December 2002
Volume 43, Issue 13
ARVO Annual Meeting Abstract  |   December 2002
Easy Topical Anesthesia Technique For Clear Cornea Phacoemulsification
Author Affiliations & Notes
  • AG John
    Chicago Cornea Research Ctr Tinley Park IL
  • T John
    Ophthalmology Loyola University at Chicago Maywood IL
  • J Roig
    St Anthony Medical Center Crown Point IN
  • Footnotes
    Commercial Relationships   A.G. John, None; T. John, None; J. Roig, None.
Investigative Ophthalmology & Visual Science December 2002, Vol.43, 362. doi:
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      AG John, T John, J Roig; Easy Topical Anesthesia Technique For Clear Cornea Phacoemulsification . Invest. Ophthalmol. Vis. Sci. 2002;43(13):362.

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      © ARVO (1962-2015); The Authors (2016-present)

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Abstract: : Purpose: To describe an easy, intraoperative, three-step, topical anesthesia technique for clear corneal phacoemulsification. Methods: Eight hundred and seventy-six consecutive clear-corneal, single-port, phacoemulsifications were performed using the topical anesthesia technique described here. There were 518 females. The average patient age was 73.11 yr. (range, 36-93 yr). All anesthesia was administered in the operating room, which eliminates the need to administer topical anesthesia to the patient in the holding area. Step 1: Mild intravenous sedation was induced with 1 mg of midazolam and 10 mg of propofol. This is administered by the anesthesiologist when the surgeon enters the operating room and begins to don the surgical gown. Step 2: The surgeon applied a preservative-free-lidocaine (1%)-soaked Weck cell sponge to the peripheral cornea and limbus 360 degrees, under the operating microscope, for local anesthesia. Step 3: Following clear-corneal keratome entry into the anterior chamber, preservative-free lidocaine 1%, 0.75 cc, was injected into the anterior chamber from the temporal quadrant directed at the 7, 9, and 11 o'clock positions for intraocular anesthesia. Surgery is then performed in the usual manner. Results: This technique of topical anesthesia provided effective anesthesia for clear-corneal phacoemulsification in all cases, including for 4-plus, brunescent, mature cataracts. Iris retractors were used when needed without patient discomfort or pain. Conclusion: This reproducible, easy, three-step, simplified, topical anesthesia technique is effective, can be used for all clear-corneal phacoemulsification procedures, and eliminates the need for peribulbar or retrobulbar anesthesia.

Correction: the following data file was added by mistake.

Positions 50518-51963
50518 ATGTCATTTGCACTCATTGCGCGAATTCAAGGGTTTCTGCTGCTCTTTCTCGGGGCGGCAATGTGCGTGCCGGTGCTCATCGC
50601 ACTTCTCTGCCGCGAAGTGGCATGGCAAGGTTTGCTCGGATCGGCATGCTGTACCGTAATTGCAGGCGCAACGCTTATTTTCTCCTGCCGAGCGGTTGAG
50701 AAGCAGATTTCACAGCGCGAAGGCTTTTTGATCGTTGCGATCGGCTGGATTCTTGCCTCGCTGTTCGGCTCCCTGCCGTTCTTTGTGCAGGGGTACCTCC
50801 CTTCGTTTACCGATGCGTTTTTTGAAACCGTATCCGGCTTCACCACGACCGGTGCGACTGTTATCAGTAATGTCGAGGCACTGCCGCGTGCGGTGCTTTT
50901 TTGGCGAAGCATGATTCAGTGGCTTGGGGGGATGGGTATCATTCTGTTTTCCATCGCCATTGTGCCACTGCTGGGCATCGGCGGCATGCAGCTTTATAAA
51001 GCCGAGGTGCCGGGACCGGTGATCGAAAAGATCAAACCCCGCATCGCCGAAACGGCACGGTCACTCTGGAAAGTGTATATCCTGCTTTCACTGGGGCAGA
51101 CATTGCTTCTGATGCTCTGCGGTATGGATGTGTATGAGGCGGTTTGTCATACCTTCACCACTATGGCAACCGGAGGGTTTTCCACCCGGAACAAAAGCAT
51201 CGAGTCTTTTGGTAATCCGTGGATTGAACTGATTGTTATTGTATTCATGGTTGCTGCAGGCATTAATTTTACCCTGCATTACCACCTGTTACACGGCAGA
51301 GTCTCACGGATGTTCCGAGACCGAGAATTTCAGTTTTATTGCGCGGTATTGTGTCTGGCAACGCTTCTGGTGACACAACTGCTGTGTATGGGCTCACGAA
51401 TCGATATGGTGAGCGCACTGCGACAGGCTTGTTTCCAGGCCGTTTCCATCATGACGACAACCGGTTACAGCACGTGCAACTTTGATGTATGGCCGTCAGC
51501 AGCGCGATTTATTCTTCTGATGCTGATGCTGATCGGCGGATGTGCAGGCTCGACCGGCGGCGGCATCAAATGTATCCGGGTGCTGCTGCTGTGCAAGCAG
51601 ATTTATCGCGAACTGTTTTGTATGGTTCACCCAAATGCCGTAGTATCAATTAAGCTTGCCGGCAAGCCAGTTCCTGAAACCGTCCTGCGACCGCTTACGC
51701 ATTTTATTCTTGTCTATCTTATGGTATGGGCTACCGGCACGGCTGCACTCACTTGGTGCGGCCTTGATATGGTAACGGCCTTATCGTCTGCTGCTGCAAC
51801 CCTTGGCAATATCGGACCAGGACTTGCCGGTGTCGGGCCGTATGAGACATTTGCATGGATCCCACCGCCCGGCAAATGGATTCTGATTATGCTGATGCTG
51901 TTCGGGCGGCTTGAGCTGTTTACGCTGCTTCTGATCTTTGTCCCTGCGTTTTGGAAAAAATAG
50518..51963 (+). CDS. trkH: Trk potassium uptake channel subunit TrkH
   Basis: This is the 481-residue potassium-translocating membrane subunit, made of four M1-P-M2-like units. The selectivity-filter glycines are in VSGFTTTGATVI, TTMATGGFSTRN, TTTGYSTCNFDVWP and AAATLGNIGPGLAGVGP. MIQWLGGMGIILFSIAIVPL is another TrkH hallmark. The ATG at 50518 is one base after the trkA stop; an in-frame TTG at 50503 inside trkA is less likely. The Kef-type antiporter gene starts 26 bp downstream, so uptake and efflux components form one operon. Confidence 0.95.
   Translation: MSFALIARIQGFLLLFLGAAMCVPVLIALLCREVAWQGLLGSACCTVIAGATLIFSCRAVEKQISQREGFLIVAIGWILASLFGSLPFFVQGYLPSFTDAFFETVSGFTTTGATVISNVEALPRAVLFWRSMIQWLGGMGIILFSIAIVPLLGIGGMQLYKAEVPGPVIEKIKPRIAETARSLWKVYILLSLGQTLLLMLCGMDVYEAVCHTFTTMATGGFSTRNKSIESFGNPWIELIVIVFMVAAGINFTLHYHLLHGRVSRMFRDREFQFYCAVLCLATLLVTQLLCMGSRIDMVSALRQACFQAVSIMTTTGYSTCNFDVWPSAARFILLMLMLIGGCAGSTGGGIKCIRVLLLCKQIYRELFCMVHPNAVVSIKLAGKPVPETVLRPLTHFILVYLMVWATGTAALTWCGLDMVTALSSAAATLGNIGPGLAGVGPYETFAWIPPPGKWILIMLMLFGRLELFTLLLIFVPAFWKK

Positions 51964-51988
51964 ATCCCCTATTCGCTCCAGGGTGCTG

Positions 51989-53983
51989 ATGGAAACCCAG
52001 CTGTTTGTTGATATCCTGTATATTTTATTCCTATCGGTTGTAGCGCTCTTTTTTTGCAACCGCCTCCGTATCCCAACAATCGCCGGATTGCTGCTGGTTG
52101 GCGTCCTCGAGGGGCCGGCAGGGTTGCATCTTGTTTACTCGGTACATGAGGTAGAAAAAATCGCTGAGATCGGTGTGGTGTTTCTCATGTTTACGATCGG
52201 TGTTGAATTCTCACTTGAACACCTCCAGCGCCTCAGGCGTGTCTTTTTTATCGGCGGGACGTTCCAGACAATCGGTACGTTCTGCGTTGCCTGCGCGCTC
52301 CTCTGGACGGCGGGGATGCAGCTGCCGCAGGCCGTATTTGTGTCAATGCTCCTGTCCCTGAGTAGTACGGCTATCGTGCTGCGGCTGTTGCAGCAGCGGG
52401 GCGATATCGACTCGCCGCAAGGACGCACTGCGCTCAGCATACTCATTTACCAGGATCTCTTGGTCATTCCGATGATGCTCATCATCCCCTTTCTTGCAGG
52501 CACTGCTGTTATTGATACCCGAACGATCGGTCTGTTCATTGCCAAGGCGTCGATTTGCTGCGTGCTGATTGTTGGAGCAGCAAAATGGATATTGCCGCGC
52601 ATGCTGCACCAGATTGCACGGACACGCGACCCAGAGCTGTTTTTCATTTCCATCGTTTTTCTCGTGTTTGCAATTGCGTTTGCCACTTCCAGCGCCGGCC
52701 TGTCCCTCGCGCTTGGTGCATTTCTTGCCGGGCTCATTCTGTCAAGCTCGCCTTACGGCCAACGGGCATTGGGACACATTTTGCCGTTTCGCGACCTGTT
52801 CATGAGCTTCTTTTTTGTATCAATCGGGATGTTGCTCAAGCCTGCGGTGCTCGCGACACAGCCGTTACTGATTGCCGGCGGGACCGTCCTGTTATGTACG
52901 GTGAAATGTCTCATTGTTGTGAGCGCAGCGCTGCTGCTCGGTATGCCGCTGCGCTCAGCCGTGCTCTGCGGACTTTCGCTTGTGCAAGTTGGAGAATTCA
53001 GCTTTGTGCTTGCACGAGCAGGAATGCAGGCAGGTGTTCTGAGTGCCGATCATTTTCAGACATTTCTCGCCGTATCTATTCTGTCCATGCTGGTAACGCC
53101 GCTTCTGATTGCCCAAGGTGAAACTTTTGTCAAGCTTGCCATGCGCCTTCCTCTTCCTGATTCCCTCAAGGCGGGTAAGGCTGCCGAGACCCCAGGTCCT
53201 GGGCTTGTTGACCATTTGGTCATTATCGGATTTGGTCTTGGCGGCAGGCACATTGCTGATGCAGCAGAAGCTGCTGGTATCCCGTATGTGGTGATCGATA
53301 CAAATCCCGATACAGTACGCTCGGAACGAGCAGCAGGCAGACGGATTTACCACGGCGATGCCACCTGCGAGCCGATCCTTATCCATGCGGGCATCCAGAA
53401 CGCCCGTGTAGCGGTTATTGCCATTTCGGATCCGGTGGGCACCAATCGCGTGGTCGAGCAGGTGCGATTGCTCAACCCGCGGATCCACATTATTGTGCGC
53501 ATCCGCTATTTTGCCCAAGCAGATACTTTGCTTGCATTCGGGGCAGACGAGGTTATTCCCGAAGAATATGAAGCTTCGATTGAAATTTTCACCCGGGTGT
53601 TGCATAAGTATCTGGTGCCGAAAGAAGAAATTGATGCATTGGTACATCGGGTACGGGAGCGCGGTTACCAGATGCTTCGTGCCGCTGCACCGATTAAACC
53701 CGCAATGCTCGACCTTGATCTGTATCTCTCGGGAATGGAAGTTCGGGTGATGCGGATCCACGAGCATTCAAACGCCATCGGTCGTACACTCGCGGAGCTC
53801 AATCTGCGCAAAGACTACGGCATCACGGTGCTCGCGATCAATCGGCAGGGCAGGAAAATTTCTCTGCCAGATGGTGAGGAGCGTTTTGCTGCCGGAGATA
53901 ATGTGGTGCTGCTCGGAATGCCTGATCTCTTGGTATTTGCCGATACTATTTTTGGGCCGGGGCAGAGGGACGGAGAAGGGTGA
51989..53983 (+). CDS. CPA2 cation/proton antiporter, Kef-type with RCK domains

Keywords: 338 cataract • 317 anterior chamber • 318 anterior segment 

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